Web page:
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Nat Med. 1997 Dec;3(12):1362-8.

Tumor regression with regional distribution of the targeted toxin TF-CRM107 in patients with malignant brain tumors.

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Surgical Neurology Branch, National Institute of Neurological Disorders and Stroke, National Institutes of Health, Bethesda, Maryland 20892-1414, USA.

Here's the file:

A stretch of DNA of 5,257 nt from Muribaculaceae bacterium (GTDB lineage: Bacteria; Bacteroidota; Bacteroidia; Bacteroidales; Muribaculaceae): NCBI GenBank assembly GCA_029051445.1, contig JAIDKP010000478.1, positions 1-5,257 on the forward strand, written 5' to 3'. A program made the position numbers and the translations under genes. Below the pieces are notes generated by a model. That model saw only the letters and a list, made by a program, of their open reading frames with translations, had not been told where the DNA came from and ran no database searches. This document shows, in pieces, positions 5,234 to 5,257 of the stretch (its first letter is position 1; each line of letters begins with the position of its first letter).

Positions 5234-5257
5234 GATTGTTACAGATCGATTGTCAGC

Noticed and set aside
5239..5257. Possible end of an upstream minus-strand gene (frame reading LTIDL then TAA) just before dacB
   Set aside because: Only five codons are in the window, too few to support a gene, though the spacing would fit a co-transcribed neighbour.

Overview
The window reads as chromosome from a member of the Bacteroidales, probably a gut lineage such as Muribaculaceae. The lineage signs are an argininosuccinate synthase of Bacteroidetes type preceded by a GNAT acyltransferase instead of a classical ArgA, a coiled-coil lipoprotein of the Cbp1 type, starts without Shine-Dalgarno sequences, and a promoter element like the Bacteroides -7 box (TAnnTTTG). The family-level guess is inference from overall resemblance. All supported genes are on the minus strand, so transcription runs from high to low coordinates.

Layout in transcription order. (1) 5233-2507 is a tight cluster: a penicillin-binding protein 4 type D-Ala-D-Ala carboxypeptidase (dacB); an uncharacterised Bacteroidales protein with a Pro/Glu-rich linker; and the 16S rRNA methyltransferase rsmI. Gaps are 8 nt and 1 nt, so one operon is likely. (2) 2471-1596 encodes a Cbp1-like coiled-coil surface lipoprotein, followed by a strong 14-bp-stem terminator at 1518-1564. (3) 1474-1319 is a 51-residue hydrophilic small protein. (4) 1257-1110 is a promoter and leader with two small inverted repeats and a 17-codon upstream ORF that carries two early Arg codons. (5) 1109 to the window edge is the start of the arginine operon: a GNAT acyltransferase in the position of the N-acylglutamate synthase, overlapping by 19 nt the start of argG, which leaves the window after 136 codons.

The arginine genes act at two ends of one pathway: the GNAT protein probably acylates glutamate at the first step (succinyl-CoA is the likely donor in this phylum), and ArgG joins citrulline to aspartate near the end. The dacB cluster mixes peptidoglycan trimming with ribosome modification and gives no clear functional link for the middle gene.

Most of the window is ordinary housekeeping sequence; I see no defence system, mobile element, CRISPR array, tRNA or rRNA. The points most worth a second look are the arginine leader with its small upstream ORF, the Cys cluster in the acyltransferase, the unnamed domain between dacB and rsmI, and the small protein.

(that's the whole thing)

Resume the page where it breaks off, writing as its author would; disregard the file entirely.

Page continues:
We investigated regional therapy of recurrent malignant brain tumors with transferrin-CRM107, a conjugate of human transferrin (Tf) and a genetic mutant of diphtheria toxin (CRM107) that lacks native toxin binding. Physiological barriers to delivering proteins to tumor and surrounding infiltrated brain were circumvented with high-flow interstitial microinfusion. At least a 50% reduction in tumor volume on magnetic resonance imaging (MRI) occurred in 9 of 15 patients who could be evaluated (60%), including two complete responses. Peritumoral toxicity developed 1-4 weeks after treatment in three of three patients at 1.0 microg/ml, but in zero of nine patients treated at lower concentrations. No symptomatic systemic toxicity occurred. Regional perfusion with Tf-CRM107 produces tumor responses without systemic toxicity in patients with malignant brain tumors refractory to conventional therapy. Direct interstitial infusion can be used successfully to distribute a large protein in the tumor and infiltrated brain surrounding the tumor.

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